We’ve all been there, scrolling through snaps of our perfect vacay skin. Oh, look there we are sporting a gorgeous sun-kissed face and not a single red and angry spot in sight, wondering why on earth we ever came back home again. Spots somehow seem to dry up in the sunshine and many of us suffer fewer breakouts when we’ve been away on holiday. And we’re pretty certain we are not dreaming it.
So, what really happens to our spots in the sun? Can a dose of sunshine actually be the best acne treatment? And does that mean we can get a prescription to go on holiday when we’re tackling a major breakout?
Dr Ophelia Veraitch, Consultant Dermatologist at Cranley Clinic, reveals the truth about the power of UV light on our skin.
Many people say they experience fewer breakouts and spots after being in the sun and on holiday, is there much medical truth in this?
“There is an element of truth within this as the UV light from the sun does have mild antibacterial and anti-inflammatory properties. However, some people can find that their acne can get worse in the sun, particularly if they are using thick sun creams that block the pores and lead to acne breakouts. It’s important to use a sheer sunscreen if you are prone to acne, such as Skinceuticals Brightening SPF or Zo Skin Health Obagi Daily Sheer.
How exactly might the sun clear up spots and what’s the science behind it?
“Certain waves of light can have a positive impact on the skin and significantly help to reduce the effects of acne. For instance, blue light can help to kill p.acne – a bacteria known to exacerbate acne – and red and blue light in combination can reduce excess sebum secreted by your sebaceous glands and in turn help to unclog blocked pores.”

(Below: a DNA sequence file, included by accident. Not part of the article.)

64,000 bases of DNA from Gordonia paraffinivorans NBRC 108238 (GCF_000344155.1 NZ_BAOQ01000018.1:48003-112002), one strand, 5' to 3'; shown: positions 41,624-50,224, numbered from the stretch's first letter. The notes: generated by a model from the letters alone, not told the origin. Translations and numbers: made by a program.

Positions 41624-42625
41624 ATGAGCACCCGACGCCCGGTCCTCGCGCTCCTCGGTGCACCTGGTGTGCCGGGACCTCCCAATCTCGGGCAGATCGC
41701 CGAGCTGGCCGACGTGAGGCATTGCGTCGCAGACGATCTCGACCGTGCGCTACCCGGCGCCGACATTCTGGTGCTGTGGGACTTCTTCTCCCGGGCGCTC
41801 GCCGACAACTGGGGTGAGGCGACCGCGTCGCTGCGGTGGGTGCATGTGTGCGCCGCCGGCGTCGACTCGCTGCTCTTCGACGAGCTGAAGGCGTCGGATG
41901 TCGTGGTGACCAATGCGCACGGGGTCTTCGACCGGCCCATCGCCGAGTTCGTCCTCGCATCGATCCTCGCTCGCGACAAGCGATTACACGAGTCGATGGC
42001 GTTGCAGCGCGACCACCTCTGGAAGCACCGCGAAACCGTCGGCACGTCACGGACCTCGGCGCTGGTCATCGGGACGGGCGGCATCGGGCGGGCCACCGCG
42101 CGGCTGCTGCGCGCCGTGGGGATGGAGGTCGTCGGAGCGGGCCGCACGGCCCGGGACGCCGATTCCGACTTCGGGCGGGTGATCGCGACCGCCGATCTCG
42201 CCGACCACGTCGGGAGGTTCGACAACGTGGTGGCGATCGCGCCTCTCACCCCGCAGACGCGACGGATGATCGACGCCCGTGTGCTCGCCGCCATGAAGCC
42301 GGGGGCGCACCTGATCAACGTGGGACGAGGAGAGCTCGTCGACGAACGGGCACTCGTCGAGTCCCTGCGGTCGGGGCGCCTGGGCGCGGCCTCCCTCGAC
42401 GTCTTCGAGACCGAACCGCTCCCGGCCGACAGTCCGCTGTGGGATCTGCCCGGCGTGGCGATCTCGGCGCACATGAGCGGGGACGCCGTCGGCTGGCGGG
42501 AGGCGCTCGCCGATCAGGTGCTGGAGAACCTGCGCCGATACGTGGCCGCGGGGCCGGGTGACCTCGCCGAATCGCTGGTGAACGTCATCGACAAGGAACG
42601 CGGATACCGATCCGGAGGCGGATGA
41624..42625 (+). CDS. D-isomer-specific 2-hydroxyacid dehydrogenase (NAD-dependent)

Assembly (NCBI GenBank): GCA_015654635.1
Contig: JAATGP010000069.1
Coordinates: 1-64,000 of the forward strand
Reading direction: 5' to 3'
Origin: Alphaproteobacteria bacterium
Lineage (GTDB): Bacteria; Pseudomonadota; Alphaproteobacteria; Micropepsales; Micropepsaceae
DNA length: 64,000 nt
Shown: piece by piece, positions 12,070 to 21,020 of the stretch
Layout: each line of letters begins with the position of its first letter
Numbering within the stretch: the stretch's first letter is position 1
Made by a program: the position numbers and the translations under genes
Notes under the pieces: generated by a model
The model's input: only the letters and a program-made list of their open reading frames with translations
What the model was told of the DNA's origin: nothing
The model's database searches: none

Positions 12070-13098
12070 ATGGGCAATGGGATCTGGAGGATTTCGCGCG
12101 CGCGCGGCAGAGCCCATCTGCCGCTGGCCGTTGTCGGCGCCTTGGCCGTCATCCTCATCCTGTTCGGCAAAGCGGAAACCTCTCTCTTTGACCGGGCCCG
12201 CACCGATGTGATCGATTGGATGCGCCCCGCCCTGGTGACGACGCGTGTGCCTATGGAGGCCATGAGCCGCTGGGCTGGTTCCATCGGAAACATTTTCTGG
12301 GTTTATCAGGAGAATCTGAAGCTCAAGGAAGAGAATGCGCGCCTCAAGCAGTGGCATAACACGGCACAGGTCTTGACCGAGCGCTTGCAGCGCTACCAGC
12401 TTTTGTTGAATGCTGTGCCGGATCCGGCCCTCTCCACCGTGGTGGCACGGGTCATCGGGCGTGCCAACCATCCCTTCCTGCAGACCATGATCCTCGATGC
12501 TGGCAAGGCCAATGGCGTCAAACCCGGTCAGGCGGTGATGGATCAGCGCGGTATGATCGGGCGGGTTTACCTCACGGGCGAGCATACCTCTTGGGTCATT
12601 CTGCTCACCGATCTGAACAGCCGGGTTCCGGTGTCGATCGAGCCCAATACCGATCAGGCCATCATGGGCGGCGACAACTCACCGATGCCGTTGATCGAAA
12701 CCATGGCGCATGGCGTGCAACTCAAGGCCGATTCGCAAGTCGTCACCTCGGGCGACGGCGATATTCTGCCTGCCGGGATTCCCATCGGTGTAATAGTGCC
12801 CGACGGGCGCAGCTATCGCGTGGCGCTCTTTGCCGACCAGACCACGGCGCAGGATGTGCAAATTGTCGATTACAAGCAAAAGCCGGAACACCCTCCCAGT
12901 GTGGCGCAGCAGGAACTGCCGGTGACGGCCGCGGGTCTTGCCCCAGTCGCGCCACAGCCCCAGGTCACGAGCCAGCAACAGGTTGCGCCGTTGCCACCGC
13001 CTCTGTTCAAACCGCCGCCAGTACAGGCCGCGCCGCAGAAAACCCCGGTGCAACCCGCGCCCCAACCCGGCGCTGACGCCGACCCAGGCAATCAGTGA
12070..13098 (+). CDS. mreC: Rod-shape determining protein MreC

Do you ever advise clients to seek some sunshine? Should we see a holiday as an acne cure?
“I would never advise seeking the sun as a way to effectively treat acne. We have far better methods of treating acne, and excessive sun exposure can lead to premature ageing and increasing the risk of skin cancer. However, controlled treatments with red / blue light can be helpful and provide effective results.”
Is there a way we can mimic the sunshine-clearing results without UV rays – what would you recommend?
“In order to ensure clear skin, it’s important to focus on skincare. Use a mild, non-foaming comedogenic cleanser and choose a moisturiser that is not too thick. Wear an SPFthroughout the day but choose one that is sheer or mineral, such as PCA Skin Weightless SPF.
“Try to minimise makeup too and avoid things like thick foundations. To treat acne at home combine active ingredients into your skincare regimen such as a glycolic cleanser in the morning and a retinol at night. If your acne is bothering you, IPL offers an effective treatment as do antibiotics or oral treatments such as spironolactone or isotretinoin as prescribed by a consultant dermatologist.”